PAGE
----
“Lyra and her daemon moved through the darkening Hall, taking care to keep to one side, out of sight of the kitchen” — so begins Philip Pullman’s novel The Golden Compass, the first of the His Dark Materials trilogy. With a new adaptation on HBO, His Dark Materials is drawing in new fans, while those who read the books when they were first published in the ‘90s are happily rediscovering them. Daemons are an integral part of the book — but what are they, exactly?
In the world of His Dark Materials, daemons are animal-shaped manifestations of a person’s soul. They can never stray far from their humans, and they can talk to them and to others. Twelve-year-old Lyra’s daemon Pantalaimon is her best friend and her voice of reason. When people are children, their daemons shape-shift between different animal forms. When those children reach adolescence, their daemons take a permanent form in a process called “settling.” Typically, girls and women have male daemons and boys and men have female daemons, though there are some rare exceptions.
In interviews, Philip Pullman has said he was primarily inspired by Renaissance and Rococo paintings of humans with animals, including Leonardo da Vinci’s “Lady with an Ermine” and Giovanni Battista Tiepolo’s “Young Woman With a Macaw.” More generally, he wanted to write about a physical representation of growing up.
"I had been thinking about the central question, which is the innocence and experience business, and the transition which happens in adolescence, for a long time,” Pullman told Intelligent Life magazine (now called 1843) in 2007. “I'd been teaching children of the same age as Lyra, children who were themselves going through this physical, intellectual and emotional change in their lives. The biggest change we ever go through really."
In other interviews, he’s mentioned a connection to Greek philosophy. In a 2002 interview with the Guardian, Pullman explained, “The word and the basic idea, I suppose, came from the Greek idea — Socrates talked about his 'daimon.’ I found it a very fruitful metaphor.”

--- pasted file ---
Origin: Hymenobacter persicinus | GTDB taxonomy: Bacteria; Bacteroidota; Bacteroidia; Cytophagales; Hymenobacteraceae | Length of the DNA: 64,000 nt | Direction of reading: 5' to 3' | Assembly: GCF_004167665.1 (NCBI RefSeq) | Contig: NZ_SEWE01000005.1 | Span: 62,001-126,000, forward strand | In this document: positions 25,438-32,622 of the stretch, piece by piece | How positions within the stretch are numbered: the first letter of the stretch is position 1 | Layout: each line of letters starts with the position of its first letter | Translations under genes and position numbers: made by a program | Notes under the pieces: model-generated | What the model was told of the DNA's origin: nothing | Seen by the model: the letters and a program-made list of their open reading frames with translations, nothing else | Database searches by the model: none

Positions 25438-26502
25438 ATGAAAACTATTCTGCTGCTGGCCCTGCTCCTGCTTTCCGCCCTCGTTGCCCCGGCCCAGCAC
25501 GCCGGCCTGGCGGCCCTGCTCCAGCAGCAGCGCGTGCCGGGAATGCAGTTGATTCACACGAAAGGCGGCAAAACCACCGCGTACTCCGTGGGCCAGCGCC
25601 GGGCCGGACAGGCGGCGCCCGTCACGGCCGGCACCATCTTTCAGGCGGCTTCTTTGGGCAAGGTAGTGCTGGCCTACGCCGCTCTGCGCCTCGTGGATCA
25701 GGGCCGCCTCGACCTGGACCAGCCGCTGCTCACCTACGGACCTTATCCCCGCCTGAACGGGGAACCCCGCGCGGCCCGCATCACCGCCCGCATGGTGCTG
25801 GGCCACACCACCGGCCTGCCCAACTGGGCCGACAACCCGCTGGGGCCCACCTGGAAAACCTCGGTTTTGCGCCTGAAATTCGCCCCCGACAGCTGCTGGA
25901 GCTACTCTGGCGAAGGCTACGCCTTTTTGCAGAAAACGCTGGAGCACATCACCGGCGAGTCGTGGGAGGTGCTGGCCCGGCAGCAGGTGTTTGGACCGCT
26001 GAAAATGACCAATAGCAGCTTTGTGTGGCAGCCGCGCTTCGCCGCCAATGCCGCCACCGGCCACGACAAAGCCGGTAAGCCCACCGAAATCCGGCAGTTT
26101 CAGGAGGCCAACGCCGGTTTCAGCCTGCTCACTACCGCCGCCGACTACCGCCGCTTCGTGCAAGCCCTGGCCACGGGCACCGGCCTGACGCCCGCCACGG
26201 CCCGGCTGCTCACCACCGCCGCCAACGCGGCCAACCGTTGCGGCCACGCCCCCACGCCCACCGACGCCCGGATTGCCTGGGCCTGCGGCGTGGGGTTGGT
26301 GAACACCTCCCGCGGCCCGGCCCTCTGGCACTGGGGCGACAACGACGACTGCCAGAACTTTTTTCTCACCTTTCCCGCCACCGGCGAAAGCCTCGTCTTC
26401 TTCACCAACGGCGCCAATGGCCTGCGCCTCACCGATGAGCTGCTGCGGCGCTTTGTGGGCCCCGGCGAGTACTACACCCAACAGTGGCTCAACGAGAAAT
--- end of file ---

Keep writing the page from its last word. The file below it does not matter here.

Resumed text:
According to Modern Mythology, Socrates’ “daimon,” or “daimonion” was “an impersonal voice or sign that, according to [Plato’s] text, ‘always forbids me to do something which I am going to do, but never commands me to do anything.’ Many people suggest this is a metaphor, but since Socrates never refers to it explicitly akin to a ghost or supernatural entity as we would think of it, it is quite possible that Socrates was being literal.”
In Plato’s Apology, Socrate says, “I have a divine sign [daimonion] from the god which… began when I was a child. It is a voice, and whenever it speaks it turns me away from something I am about to do, but it never turns me towards anything. This is what has prevented me from taking part in public affairs, and I think it was quite right to prevent me. Be sure, gentlemen of the jury, I should have died long ago otherwise.”
Other readers have compared Pullman’s daemons to Carl Jung’s concept of the anima and animus — the latent masculine side of women and feminine side of men. “Women have a contra sexuality which is masculine in nature and this is called the Animus. Men have a contra sexuality which is feminine in nature and this is called the Anima,” as the Center of Applied Jungian Studies puts it.